“Since we got the two 429s two years ago, we’ve utilized them more than our three A-Stars. The 429s have taken over everything that the A-Stars do, and more. We were surprised at the versatility of the aircraft, doing line stringing, crew support, normal external loads, pole setting and HEC, all in one aircraft that operates extraordinarily well in a hot and high environment. The A-Star is a great aircraft but the 429 out-performs it at the same altitude and temperature.”
The SCE 429s can lift around 2,400lbs in typical operational conditions (more than the A-Stars) while the 205 lifts between 3,500 and 4,000lbs. From the ground crews’ perspective, the 429 also seems to produce more downwash than the heavier 205, and Corell postulated that it was due to its heavy body and smaller diameter rotor with faster spinning blades. One or two of the department’s four aircraft technical officers (ATO) go out with every helicopter that is deployed to a job. They plan the work, generating and filing a congested area plan with the FAA district office if necessitated by the proximity of people or structures. “We probably file more congested area plans (CAP) than any other operator in Southern California,” noted Corell. “Sometimes we come in and have to evacuate multiple homes, just to set two poles.” The AOTs then formulate a lift plan, which is also sent to the FAA for approval. We’re completely transparent and if they want to come out and observe, even if it’s non-congested. Sometimes they do,” Corell explained. The ATOs then provide aircraft support, driving the fuel trucks with all the rigging equipment, and taking responsibility for all groundwork for rigging and communications.
The bulk of SCE’s 500kv and 220kvpower lines are in the desert, with temperatures around up to 130oF. “If you take those temperatures, and the high altitudes we can operate up to, not every aircraft can perform satisfactorily in our conditions and that’s something we need to consider”. Factors that placed the 429 as a favorable aircraft were its left-hand PIC capability, approved double hook setup, strong conventional tail-rotor and significant price advantage. Corell explained that SCE operated all its aircraft permanently piloted from the left side, to establish a consistent approach and it was more ergonomic and precise for longline operation. “When we got the 429s, other utilities were also looking and since we purchased ours, the 429 has become a popular go-to aircraft for utilities in the US,” he added.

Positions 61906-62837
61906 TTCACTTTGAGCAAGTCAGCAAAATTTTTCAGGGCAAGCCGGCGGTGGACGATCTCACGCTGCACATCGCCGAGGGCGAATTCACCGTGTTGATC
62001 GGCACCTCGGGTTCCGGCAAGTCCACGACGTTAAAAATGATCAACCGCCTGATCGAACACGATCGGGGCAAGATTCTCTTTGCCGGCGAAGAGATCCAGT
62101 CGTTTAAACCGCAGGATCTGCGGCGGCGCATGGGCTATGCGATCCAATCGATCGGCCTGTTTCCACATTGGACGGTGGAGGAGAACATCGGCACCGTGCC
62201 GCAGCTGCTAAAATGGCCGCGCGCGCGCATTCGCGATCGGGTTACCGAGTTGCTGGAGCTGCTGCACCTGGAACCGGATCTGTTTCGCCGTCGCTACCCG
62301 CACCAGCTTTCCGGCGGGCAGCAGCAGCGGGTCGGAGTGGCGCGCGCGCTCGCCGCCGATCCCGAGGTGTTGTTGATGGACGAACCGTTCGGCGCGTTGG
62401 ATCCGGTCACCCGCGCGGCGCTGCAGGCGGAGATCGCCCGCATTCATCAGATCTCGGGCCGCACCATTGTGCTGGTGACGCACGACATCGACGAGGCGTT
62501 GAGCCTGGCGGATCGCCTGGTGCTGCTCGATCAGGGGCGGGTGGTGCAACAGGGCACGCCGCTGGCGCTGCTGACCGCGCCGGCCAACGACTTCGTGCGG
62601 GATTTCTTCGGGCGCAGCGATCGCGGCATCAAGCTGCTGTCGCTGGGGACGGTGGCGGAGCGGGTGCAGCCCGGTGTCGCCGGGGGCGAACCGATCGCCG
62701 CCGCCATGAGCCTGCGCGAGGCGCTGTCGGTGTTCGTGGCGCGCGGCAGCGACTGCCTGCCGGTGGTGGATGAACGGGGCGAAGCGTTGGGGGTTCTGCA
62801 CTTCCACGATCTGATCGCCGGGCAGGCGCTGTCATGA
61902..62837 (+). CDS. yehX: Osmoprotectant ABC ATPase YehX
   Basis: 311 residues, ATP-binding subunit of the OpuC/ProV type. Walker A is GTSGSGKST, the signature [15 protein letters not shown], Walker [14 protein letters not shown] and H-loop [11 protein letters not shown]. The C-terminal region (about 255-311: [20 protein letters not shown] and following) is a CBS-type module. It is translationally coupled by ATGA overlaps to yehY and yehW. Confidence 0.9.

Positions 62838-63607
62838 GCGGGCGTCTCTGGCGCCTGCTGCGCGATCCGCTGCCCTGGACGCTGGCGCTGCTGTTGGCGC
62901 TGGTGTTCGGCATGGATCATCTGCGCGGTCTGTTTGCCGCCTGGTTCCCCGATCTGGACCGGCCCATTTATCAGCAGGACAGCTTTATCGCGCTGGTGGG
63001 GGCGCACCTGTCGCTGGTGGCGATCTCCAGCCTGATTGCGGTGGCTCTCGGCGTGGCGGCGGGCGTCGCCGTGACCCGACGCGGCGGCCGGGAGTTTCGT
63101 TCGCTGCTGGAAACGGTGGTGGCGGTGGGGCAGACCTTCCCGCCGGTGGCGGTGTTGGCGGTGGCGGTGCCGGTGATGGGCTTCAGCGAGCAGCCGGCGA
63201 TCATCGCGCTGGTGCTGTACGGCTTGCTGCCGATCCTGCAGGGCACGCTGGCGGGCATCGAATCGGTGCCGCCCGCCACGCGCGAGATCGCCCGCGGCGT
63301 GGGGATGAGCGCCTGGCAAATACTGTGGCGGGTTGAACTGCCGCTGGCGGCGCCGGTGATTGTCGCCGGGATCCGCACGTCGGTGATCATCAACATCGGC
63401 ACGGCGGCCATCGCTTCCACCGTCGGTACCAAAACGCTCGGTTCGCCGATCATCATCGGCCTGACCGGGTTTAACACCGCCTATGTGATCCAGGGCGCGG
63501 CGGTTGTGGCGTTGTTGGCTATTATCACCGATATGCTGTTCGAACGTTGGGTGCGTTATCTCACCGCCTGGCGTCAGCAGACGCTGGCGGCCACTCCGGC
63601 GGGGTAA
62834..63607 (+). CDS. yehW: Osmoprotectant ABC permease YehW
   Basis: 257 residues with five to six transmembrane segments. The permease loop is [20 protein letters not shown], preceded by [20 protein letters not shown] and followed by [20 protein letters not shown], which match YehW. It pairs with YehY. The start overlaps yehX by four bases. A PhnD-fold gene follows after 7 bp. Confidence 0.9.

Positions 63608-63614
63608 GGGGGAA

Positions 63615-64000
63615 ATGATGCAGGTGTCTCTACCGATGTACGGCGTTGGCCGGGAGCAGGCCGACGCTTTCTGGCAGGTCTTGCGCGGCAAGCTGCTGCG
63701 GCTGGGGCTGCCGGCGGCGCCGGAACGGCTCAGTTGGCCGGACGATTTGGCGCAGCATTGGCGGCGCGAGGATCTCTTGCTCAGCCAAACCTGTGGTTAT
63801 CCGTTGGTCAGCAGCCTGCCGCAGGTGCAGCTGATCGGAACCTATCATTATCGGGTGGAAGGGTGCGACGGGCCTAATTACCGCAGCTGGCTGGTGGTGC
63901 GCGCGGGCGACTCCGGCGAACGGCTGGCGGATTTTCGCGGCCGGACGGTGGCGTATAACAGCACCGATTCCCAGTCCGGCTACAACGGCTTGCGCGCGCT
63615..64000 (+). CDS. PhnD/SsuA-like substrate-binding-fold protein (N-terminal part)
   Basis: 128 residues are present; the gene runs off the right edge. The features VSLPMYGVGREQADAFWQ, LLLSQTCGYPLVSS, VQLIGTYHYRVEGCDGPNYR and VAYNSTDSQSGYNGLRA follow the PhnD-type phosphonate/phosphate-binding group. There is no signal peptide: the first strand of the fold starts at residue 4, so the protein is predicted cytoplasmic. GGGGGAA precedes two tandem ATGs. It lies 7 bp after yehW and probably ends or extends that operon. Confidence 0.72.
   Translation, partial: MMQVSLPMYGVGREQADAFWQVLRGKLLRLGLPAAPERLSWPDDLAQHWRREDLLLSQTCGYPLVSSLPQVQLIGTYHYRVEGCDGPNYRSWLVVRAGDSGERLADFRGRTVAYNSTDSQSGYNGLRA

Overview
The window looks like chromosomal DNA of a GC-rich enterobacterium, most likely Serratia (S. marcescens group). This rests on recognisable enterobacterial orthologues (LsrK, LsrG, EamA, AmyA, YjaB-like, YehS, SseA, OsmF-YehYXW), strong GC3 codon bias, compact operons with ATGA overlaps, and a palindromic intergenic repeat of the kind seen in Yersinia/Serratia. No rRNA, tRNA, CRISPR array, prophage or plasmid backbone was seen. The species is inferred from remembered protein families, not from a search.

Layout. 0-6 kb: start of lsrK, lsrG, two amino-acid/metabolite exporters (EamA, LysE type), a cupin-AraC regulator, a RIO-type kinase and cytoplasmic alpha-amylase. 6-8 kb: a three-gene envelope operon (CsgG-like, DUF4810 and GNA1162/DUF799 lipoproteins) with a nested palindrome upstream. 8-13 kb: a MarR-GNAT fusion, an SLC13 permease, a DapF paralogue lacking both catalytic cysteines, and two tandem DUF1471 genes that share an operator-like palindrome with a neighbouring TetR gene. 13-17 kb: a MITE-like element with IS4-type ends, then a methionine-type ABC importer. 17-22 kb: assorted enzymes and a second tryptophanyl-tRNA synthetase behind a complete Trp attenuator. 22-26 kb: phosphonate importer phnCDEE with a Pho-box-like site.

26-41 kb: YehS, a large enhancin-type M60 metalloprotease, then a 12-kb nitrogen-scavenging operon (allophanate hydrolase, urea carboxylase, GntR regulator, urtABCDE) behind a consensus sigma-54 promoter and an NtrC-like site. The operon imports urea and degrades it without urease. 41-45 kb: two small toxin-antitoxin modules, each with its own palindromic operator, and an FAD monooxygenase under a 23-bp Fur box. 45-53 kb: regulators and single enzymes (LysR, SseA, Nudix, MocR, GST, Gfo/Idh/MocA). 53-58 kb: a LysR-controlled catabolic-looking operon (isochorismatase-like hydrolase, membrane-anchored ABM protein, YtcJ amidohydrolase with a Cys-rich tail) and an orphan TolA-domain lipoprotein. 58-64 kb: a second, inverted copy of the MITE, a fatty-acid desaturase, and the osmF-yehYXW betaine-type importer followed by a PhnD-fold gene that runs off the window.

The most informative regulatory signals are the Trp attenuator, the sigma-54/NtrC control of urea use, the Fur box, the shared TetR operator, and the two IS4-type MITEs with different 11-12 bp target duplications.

SCE’s new Bells were built at Mirabel and completed at Piney Flats, with Corell reporting that it had been great to work with Bell throughout the program. At Corell’s insistence, he went through a thorough test flight and checkout routine; but only after the SCE mechanics had thoroughly gone over the aircraft.
Optioned for the Mission
Options on the 429s include a left-side bubble window, vertical reference indicator, torque gauge, master caution, fire warning and MGT lights with audible gong – all on the left, a HEC-approved double hook system, new three-screen display by Astronautics, left and right-side steps from Aeronautical Accessories, and skid protectors.
“We also have a hoist on one of them and will become operational with that in the fourth quarter of this year. That’s another tool in the toolbox, but HEC will still be our primary method,” Corell advised. He described OEI (one engine inoperative) performance as ‘not great, but fine for what the aircraft are doing’. To optimize performance and payload, empty weight has been kept down to between 4,800 and 4,900lbs. Communications include a 900mHz ground-based truck-type radio common to the company’s ground personnel and vehicles. A simplex channel is used for close-range line-of-sight communication, but repeaters positioned throughout the service territory allow communication on a duplex channel anywhere on the entire SCE network.